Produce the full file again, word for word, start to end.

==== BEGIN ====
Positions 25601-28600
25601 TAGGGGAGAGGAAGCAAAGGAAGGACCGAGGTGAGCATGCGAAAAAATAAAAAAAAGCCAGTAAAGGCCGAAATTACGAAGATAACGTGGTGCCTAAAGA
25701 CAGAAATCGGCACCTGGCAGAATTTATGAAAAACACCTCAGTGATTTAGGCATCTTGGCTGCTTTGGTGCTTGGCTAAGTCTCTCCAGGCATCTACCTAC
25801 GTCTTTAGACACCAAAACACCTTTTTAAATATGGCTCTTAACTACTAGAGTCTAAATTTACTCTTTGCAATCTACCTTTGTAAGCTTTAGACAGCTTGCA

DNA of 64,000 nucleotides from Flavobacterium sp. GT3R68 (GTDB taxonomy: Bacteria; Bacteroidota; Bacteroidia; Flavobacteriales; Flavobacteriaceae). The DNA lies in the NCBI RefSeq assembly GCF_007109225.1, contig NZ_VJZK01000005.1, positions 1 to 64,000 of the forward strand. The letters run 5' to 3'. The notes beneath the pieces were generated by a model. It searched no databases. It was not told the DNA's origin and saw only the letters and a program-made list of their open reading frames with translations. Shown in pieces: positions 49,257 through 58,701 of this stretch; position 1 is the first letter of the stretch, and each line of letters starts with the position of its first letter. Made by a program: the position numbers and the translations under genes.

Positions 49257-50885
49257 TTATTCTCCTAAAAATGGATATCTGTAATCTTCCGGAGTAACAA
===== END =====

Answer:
Positions 25601-28600
25601 TAGGGGAGAGGAAGCAAAGGAAGGACCGAGGTGAGCATGCGAAAAAATAAAAAAAAGCCAGTAAAGGCCGAAATTACGAAGATAACGTGGTGCCTAAAGA
25701 CAGAAATCGGCACCTGGCAGAATTTATGAAAAACACCTCAGTGATTTAGGCATCTTGGCTGCTTTGGTGCTTGGCTAAGTCTCTCCAGGCATCTACCTAC
25801 GTCTTTAGACACCAAAACACCTTTTTAAATATGGCTCTTAACTACTAGAGTCTAAATTTACTCTTTGCAATCTACCTTTGTAAGCTTTAGACAGCTTGCA

DNA of 64,000 nucleotides from Flavobacterium sp. GT3R68 (GTDB taxonomy: Bacteria; Bacteroidota; Bacteroidia; Flavobacteriales; Flavobacteriaceae). The DNA lies in the NCBI RefSeq assembly GCF_007109225.1, contig NZ_VJZK01000005.1, positions 1 to 64,000 of the forward strand. The letters run 5' to 3'. The notes beneath the pieces were generated by a model. It searched no databases. It was not told the DNA's origin and saw only the letters and a program-made list of their open reading frames with translations. Shown in pieces: positions 49,257 through 58,701 of this stretch; position 1 is the first letter of the stretch, and each line of letters starts with the position of its first letter. Made by a program: the position numbers and the translations under genes.

Positions 49257-50885
49257 TTATTCTCCTAAAAATGGATATCTGTAATCTTCCGGAGTAACAA